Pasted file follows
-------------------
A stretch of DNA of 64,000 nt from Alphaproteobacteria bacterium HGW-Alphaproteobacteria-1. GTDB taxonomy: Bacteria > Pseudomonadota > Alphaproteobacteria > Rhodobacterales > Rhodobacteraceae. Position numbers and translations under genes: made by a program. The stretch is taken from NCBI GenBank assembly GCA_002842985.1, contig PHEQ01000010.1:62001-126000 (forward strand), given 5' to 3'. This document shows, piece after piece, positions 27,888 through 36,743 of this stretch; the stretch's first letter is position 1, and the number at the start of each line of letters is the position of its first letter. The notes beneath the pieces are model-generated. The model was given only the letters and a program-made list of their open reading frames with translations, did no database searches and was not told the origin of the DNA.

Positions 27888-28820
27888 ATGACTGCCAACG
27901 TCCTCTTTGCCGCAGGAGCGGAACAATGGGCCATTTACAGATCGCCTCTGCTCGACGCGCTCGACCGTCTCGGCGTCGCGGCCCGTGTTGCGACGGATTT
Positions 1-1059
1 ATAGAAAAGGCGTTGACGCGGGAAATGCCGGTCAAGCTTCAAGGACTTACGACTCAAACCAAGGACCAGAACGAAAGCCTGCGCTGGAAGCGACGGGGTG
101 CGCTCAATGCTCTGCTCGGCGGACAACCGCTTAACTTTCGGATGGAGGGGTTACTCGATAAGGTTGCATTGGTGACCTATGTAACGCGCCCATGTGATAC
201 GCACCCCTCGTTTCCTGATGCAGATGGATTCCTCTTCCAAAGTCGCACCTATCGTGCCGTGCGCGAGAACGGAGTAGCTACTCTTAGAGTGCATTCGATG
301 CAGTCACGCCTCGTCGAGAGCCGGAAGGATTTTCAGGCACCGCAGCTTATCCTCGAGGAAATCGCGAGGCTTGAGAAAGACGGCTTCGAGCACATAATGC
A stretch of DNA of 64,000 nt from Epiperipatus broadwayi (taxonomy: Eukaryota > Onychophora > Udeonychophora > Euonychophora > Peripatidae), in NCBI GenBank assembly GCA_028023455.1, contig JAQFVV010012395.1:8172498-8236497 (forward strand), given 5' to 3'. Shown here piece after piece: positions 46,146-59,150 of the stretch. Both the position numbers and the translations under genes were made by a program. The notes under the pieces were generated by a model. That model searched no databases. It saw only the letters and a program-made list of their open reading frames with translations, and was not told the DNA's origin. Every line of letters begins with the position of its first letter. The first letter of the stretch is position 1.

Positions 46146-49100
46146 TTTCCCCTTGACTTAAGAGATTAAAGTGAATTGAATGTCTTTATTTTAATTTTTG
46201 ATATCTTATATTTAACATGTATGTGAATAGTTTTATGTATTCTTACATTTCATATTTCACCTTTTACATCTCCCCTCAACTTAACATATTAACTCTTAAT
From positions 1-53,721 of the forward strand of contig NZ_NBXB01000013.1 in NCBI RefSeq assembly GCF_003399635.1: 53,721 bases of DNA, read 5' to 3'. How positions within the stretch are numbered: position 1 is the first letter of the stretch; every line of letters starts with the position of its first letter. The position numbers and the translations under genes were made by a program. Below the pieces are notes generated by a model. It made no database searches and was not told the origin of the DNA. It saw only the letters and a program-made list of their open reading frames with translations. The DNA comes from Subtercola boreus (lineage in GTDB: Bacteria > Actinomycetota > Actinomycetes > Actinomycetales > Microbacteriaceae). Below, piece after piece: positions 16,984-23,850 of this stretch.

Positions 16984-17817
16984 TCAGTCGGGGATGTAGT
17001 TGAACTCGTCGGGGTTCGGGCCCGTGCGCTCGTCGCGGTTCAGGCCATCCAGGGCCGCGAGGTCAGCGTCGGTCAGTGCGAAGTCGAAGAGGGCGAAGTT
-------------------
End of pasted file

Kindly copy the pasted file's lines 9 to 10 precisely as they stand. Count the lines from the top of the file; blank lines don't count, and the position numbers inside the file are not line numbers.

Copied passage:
301 CAGTCACGCCTCGTCGAGAGCCGGAAGGATTTTCAGGCACCGCAGCTTATCCTCGAGGAAATCGCGAGGCTTGAGAAAGACGGCTTCGAGCACATAATGC
A stretch of DNA of 64,000 nt from Epiperipatus broadwayi (taxonomy: Eukaryota > Onychophora > Udeonychophora > Euonychophora > Peripatidae), in NCBI GenBank assembly GCA_028023455.1, contig JAQFVV010012395.1:8172498-8236497 (forward strand), given 5' to 3'. Shown here piece after piece: positions 46,146-59,150 of the stretch. Both the position numbers and the translations under genes were made by a program. The notes under the pieces were generated by a model. That model searched no databases. It saw only the letters and a program-made list of their open reading frames with translations, and was not told the DNA's origin. Every line of letters begins with the position of its first letter. The first letter of the stretch is position 1.